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Why the NRA Is Still So Strong Even After Newtown Shootings Why the NRA Is Still So Strong Even After Newtown Shootings

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Why the NRA Is Still So Strong Even After Newtown Shootings

The NRA looks like it’s on the defensive, but the politics of passing gun-control measures is still very tough.


Collins: From a gun and Obama state.  (J. Scott Applewhite/AP)

It’s pretty ironic contemplating the gun-control issue while sitting in front of a fireplace in South Carolina after a morning of turkey hunting. But it’s the issue that now is crowding out the fiscal cliff and even distracting those who would otherwise be fixated on Christmas shopping. The slaughter in Newtown, Conn., of 20 innocent children—each reportedly shot at least twice, and some as many as 11 times—in addition to the killing of the shooter’s mother and six adults at the school is something that shocks the conscience. The fact that the children were either 6 or 7 years of age—combined with Newtown’s proximity to New York City, the media capital of the world—buttresses the view of many that if any recent mass killing in this country will have lasting impact, it will be this one.

Even strong Second Amendment supporters wonder if Newtown is the tipping point. A 67-year old native South Carolinian I was hunting with on Sunday, who is a retired career fish and wildlife enforcement official and a National Rifle Association member, said he suspected that this might be a game-changing event.


A post-shooting ABC News/Washington Post poll shows that 54 percent of Americans now support stricter gun-control laws. The survey noted that level of support was “numerically [at] a five-year high, albeit not significantly different than in recent years.” Fifty-nine percent back a ban on high-capacity ammunition clips. Among Democrats, 74 percent favor tougher gun-control laws, but only 29 percent of Republicans do; independents fall in between at 52 percent. An event would have to really galvanize independents to move the overall numbers a great deal. Most Democrats are already in favor of gun control, and most Republicans will be the last to join in. It’s independents who either will or won’t move.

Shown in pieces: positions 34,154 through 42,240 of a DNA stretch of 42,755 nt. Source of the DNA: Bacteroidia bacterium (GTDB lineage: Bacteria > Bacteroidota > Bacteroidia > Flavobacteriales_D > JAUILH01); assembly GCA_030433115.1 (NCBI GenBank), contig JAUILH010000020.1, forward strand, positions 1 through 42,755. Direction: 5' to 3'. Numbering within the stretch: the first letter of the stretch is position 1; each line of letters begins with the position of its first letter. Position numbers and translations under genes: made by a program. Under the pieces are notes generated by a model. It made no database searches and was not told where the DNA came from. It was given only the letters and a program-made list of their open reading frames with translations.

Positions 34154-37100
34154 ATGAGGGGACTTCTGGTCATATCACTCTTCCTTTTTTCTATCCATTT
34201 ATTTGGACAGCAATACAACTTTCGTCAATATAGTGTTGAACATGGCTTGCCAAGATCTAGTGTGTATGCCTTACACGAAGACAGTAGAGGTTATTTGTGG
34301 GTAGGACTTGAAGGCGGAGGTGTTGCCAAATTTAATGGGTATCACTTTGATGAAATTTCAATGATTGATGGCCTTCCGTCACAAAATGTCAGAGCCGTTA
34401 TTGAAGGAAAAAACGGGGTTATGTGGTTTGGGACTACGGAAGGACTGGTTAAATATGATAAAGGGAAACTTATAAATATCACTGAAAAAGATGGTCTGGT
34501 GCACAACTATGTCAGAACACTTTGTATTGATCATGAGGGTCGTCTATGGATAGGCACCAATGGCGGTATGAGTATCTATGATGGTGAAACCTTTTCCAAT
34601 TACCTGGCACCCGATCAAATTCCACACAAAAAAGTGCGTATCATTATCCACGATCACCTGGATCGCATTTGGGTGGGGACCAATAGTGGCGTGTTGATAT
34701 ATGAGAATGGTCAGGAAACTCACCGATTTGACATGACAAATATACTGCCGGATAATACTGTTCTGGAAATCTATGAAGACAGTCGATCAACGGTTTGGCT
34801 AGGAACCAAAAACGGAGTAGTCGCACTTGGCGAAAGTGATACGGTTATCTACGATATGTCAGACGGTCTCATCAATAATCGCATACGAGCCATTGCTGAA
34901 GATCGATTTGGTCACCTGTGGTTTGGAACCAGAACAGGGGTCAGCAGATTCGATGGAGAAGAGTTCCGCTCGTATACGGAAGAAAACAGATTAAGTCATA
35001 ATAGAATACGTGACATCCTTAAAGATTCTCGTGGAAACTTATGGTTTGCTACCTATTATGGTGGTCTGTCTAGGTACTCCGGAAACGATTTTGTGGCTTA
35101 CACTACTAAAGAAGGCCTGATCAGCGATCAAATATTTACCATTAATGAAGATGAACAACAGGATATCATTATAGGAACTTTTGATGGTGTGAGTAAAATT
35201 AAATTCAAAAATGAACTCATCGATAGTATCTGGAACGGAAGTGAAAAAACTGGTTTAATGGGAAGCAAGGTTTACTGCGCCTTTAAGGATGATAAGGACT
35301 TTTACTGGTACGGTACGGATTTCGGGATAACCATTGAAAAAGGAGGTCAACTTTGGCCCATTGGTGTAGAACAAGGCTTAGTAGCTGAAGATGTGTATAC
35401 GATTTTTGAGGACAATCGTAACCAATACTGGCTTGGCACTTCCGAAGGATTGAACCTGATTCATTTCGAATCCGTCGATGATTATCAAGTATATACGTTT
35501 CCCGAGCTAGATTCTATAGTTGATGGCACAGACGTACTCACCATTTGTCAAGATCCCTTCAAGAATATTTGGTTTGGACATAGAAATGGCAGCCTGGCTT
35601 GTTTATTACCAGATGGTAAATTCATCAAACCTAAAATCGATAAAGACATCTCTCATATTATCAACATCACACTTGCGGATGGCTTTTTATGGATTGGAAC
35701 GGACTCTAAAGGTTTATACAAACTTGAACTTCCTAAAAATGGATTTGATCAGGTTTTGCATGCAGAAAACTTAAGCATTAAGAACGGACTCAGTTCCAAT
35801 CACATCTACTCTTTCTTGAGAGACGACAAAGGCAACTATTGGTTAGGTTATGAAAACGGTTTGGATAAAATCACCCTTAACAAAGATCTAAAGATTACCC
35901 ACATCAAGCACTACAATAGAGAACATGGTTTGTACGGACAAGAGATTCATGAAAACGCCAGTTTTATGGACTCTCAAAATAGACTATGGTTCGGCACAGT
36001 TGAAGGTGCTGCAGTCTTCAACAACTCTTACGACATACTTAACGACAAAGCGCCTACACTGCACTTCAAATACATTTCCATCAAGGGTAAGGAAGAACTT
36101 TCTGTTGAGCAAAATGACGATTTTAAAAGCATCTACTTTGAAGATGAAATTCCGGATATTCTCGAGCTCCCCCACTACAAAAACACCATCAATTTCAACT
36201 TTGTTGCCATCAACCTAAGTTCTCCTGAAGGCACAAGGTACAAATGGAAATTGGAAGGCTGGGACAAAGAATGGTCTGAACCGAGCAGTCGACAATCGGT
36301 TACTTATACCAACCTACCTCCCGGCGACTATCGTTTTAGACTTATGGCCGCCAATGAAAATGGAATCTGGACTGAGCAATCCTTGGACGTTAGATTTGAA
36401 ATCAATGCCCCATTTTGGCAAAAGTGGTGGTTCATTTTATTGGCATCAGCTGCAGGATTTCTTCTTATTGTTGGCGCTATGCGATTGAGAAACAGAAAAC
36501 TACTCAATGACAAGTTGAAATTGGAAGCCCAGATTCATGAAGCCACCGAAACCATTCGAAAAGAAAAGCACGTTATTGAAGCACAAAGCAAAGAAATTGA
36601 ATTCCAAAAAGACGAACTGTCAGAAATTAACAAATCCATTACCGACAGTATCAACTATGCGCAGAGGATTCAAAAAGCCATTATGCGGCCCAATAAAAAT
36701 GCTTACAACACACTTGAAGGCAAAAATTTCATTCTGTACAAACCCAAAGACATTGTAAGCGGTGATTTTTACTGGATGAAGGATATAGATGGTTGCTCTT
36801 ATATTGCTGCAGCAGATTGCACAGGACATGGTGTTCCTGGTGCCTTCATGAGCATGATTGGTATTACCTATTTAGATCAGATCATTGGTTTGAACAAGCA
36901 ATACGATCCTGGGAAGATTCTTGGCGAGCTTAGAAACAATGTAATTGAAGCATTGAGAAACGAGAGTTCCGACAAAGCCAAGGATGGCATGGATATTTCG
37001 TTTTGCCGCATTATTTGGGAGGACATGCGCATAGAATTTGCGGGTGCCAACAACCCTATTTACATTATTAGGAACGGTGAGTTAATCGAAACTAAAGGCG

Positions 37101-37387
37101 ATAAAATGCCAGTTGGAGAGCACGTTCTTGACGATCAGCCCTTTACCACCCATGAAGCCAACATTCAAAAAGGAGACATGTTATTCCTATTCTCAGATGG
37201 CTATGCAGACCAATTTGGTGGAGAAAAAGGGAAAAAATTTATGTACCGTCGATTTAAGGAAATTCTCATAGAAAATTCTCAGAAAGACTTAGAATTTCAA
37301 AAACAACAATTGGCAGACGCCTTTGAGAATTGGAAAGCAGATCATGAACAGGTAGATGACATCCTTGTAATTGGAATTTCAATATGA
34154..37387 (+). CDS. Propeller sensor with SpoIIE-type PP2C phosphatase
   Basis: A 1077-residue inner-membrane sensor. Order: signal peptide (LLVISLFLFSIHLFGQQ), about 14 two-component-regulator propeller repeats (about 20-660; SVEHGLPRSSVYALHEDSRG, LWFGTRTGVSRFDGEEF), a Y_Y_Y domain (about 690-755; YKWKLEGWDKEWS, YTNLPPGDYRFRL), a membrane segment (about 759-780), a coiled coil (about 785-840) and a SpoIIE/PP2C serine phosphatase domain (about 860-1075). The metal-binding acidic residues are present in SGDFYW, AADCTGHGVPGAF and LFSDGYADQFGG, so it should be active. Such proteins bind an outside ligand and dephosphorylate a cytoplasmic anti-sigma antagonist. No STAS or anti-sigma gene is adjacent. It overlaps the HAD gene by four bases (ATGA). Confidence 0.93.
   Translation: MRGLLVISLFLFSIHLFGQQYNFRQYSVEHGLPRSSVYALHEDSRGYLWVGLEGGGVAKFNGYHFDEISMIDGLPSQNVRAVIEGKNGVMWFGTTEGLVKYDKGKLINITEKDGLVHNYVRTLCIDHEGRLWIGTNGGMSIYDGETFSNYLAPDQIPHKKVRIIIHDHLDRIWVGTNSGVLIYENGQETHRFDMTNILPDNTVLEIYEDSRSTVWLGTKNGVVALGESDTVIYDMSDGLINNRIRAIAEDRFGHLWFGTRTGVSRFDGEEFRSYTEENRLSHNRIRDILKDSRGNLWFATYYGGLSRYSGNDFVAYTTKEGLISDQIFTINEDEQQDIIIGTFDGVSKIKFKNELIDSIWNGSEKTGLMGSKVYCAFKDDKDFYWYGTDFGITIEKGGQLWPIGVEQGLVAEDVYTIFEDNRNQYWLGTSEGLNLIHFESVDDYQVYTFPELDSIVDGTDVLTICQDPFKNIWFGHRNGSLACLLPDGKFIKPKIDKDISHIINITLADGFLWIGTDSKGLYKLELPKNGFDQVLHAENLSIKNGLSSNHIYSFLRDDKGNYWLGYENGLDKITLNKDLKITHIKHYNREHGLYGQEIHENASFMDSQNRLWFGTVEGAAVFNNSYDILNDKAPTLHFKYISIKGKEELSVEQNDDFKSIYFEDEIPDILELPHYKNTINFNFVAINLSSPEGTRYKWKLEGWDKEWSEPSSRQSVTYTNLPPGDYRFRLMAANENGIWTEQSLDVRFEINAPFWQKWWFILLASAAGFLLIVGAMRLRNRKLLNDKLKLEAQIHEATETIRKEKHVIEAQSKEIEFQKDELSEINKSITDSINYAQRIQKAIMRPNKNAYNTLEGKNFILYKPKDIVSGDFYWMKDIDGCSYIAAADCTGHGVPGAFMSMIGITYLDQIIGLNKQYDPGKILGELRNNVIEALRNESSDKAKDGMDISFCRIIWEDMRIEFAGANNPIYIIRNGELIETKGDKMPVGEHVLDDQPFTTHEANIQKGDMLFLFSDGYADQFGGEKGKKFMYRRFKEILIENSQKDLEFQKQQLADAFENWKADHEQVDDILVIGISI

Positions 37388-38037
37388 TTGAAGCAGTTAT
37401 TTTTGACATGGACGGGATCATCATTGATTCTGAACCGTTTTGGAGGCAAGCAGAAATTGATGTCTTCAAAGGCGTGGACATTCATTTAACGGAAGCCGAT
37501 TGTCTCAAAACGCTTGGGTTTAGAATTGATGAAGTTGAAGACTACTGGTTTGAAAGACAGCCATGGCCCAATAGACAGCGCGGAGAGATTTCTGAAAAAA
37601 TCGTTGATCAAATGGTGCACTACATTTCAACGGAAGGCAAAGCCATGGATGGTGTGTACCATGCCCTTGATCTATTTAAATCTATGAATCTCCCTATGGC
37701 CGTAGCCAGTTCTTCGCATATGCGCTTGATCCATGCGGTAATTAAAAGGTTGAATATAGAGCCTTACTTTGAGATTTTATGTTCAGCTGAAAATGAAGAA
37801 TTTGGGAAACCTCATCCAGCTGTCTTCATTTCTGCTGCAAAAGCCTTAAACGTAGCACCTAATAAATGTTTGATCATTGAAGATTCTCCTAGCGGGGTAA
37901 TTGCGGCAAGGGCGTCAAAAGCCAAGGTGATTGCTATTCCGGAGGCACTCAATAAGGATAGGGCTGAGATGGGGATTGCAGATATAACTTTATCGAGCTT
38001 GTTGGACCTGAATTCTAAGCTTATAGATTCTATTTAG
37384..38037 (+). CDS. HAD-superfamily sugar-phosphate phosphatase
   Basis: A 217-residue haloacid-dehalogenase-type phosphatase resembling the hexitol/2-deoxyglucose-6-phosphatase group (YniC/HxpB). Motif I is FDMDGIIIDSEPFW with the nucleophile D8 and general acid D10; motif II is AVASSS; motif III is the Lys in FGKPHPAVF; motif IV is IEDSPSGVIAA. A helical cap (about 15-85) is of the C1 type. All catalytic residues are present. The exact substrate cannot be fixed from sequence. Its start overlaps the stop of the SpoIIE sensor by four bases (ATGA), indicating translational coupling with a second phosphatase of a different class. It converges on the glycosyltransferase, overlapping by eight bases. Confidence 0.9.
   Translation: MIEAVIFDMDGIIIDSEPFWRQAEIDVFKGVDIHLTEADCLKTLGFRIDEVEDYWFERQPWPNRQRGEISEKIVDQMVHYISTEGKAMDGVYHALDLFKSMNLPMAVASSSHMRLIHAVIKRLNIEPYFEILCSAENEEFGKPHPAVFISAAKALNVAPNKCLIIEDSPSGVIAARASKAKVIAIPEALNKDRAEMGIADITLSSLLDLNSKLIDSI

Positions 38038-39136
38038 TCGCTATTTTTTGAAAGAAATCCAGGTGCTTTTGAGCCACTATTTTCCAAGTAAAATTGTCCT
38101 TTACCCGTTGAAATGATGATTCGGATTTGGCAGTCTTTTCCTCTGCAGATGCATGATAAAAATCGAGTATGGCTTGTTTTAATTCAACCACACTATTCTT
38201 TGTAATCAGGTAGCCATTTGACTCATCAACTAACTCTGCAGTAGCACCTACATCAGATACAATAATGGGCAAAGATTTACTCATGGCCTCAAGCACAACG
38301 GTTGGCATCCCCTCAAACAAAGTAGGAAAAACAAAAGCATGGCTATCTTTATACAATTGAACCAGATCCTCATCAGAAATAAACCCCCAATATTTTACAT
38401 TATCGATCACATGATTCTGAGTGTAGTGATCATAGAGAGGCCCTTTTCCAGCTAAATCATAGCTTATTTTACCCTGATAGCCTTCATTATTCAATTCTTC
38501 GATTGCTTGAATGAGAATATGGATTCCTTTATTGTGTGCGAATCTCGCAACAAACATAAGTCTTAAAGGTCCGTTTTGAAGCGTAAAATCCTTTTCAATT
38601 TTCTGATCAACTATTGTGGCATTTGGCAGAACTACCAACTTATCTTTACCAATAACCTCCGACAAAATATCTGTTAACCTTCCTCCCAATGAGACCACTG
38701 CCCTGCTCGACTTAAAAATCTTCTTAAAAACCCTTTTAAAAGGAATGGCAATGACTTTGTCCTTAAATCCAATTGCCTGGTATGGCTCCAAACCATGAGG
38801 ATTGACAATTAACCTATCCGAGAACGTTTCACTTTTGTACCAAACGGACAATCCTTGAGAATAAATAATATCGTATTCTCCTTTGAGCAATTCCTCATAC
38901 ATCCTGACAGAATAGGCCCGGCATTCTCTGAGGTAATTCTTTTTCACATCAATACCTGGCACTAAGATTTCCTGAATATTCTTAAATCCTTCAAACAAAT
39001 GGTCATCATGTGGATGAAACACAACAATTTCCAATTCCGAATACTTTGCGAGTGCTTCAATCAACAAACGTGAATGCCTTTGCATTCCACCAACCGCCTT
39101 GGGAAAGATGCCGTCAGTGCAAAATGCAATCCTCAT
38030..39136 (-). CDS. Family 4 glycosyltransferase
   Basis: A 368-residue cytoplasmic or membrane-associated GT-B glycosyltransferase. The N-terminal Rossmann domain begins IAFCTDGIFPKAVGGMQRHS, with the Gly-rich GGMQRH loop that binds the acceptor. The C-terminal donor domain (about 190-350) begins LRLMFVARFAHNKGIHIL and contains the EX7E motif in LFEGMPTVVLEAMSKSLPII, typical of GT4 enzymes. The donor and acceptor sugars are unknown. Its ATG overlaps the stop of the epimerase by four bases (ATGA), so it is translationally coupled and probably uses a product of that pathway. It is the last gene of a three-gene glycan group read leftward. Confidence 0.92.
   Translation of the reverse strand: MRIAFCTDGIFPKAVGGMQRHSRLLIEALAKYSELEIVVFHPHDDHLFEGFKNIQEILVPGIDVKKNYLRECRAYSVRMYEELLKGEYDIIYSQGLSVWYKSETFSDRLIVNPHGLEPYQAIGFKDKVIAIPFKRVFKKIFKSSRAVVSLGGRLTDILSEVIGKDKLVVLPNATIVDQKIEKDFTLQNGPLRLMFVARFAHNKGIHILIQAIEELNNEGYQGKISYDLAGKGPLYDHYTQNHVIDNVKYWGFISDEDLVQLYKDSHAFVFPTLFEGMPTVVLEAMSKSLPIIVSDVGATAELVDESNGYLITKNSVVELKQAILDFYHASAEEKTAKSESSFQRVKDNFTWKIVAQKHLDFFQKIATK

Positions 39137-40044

It’s easy to understand why the NRA takes the absolutist, no-compromise position that it has long held. Making concessions—even when it comes to the popular Bushmaster, the civilian version of the military’s M-16 used in the Newtown killings, and other assault rifles—would, in the NRA’s view, lead to banning weapons commonly used in hunting or self-defense. There is no doubt that advocates of stricter gun laws would start going after the low-hanging fruit of the more exotic weaponry and large-capacity clips before pushing for more far-reaching restrictions.

But it’s also true that it’s a big step from banning assault rifles and semiautomatic pistols that fire up to five rounds in a second to clamping down on revolvers or hunting weapons.


Although it’s easy for liberals on cable shows to predict that the mass killing in Newtown will lead to a dramatic tightening of gun laws, the simple arithmetic of the House and Senate suggests that action will be very difficult. According to Cook Political Report House Editor David Wasserman, only 15 of the 234 Republicans who were elected to the House last month are in districts also carried by President Obama, presumably the more-liberal districts and more likely to be open to tighter gun laws; 219 House Republicans represent districts won by Mitt Romney, one more than the 218 majority.

Nine of the 201 districts in which Democrats were elected to the House voted for the GOP nominee.

With 94 percent of House Republicans sitting in Romney districts and 96 percent of Democrats in districts won by Obama, it’s clear that the House is pretty much sorted out on the issue, with not that many “fish out of water” members (Republicans occupying Democratic-leaning districts or Democrats in Republican-oriented districts). Arguably, this means that while fewer Democrats would have to worry about incurring the wrath of the NRA in so called pro-gun districts, relatively few Republicans would be endangered by opposing a gun-control measure. The virtual absence of Democrats in rural and small-town districts and their paucity in nonminority Southern districts have left few in the House Democratic Caucus vulnerable on antigun votes. Conversely, the kind of districts most likely to be pro-gun are the ones that are occupied by Republicans.

In the Senate, Susan Collins of Maine is the only one of the 14 Republicans up for reelection in 2014 in a state won by Obama. Indeed, the only four from states that Romney won by less than 15 points are Saxby Chambliss of Georgia, Lindsey Graham and Tim Scott of South Carolina, and Thad Cochran of Mississippi, and none of them are likely to face much pressure to vote against the NRA. Conversely, Democrats have six incumbents up for reelection in states that went for Romney by 14 points or more, meaning that the defections could be quite high.


Maybe the public outcry is so great that Congress will move on gun control, but considering the makeup of the House and Senate, the odds look tough. Whatever happens may more likely originate from the other end of Pennsylvania Avenue. 

This article appears in the December 18, 2012 edition of NJ Daily as After the Massacre.

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